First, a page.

Rock solid growth Featured

12:00pm EDT January 31, 2006
At first glance, AMCOL International Corp. might look like just another minerals company.

It specializes primarily in bentonite, a rock composed of absorbent clay minerals, which is used heavily by the metal foundry industry.

Rocks and minerals usually equal “commodity” and the flat growth that goes with it. But not at AMCOL. At AMCOL, you hear lots of talk about innovation, new product development, global markets and enhancing value.

If you took out the product references in the company’s communications, you’d think you were reading about a high-tech company in Silicon Valley, not the Arlington Heights-based AMCOL. And that’s just the way Larry Washow, the company’s president and CEO, likes it.

The way he sees it, rocks are just the fuel to throw into the fires of innovation.

“We look at ourselves as a technology company,” says Washow. “We start off with minerals, which is at the core of what we’ve done for 80 years, but what we do with them is unique. We focus on new products and technologies and enhancing what is out there. In our industry, that is pretty unique, and it is what enables us to grow and provide better values for our customers and creative solutions for problems that are out there.”

So what seems like a company where the goal should be to sell one more truckload today than yesterday is instead a company where the goal is to find one more solution to a market problem using the company’s core products.

By applying innovative thinking to a basic product and the markets it can be used in, Washow has seen steady growth since taking over as CEO of the $450 million company in 2000.

“We continue to evolve into new and better products in areas where our competitors either can’t or won’t do,” says Washow. “A lot of the way to do that is patenting a unique or novel process. I’ve lost track of the number of patents we have out there, but to me, the number of patents you have is an indication of how different you are than a guy just selling minerals.”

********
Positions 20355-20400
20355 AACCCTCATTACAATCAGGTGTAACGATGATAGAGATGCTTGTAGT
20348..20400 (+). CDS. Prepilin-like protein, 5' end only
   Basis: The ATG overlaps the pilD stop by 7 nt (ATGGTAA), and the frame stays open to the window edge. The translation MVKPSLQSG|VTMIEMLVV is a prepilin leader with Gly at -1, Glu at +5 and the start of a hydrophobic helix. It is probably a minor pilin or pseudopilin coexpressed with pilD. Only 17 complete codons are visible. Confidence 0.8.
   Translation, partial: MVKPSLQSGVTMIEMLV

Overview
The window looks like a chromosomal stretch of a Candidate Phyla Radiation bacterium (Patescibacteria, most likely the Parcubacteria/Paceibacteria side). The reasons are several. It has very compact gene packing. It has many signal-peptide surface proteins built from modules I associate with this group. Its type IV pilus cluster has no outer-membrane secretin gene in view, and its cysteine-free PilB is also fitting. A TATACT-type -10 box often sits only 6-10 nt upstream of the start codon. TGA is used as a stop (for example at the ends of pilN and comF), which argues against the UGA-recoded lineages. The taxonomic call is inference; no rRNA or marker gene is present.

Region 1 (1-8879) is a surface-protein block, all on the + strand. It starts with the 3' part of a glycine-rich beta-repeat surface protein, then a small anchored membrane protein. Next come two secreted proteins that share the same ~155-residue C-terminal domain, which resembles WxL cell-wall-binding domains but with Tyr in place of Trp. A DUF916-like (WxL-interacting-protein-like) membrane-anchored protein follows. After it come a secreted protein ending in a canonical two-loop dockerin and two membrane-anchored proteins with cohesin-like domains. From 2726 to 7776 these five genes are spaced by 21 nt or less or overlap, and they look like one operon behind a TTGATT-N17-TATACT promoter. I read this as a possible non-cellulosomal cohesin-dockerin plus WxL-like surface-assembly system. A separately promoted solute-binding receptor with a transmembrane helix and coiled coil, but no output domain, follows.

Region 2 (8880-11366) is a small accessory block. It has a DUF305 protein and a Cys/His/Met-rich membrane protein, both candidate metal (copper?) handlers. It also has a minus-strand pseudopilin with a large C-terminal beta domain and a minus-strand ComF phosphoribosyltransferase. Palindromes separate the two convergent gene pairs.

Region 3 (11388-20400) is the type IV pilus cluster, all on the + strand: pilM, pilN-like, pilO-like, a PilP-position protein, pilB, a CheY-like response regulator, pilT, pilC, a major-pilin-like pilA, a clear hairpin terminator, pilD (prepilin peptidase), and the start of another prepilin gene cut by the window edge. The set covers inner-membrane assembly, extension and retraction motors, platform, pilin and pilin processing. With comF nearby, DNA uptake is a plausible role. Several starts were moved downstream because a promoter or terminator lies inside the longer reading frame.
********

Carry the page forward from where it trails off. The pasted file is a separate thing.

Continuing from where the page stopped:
Creating innovation
Innovation costs money. Whether you are talking about coming up with new applications for existing products or inventing entirely new ones, a commitment to funding is vital.

Washow says AMCOL will spend between $5 million and $6 million on research and development this year, and he expects that number to climb in the future. And not only do you have to pay for innovation, you have to pay for the unavoidable failures that come with experimenting with new ideas.

“There are some elements of R&D where we will look back and say, ‘That was pretty silly and it didn’t work,’ but so what? A couple of things did work. You have to recognize there will be some failures, but I don’t think we have ever had any where we didn’t come away with something.”

The bulk of what AMCOL does in innovation is enhancing products it already has by finding new ways to manipulate the base minerals or simply finding new markets to apply its processes to.

For example, the company’s single largest market is the metal casting industry. Bentonite is used as a binder that holds the silica sand together that makes the molds. In terms of application, the market has not changed much in the last 100 years.

“Our knowledge of the market, current foundry techniques and advanced practices to better reduce scrap or make better molds is state-of-the-art,” says Washow. “We are not going to replace something that has been in use for more than 100 years, but our guys in the field might ask about doing something to help a customer get a better finish on a casting or improving a binder performance in an application. A lot of what we do is enhancing products.”

In some cases, it’s just a matter of searching the market for new opportunities for what you already have. AMCOL had been working on different bentonite materials used in waterproofing applications for years. Some years ago, the company realized it could use the same basic ideas to create liners for landfills.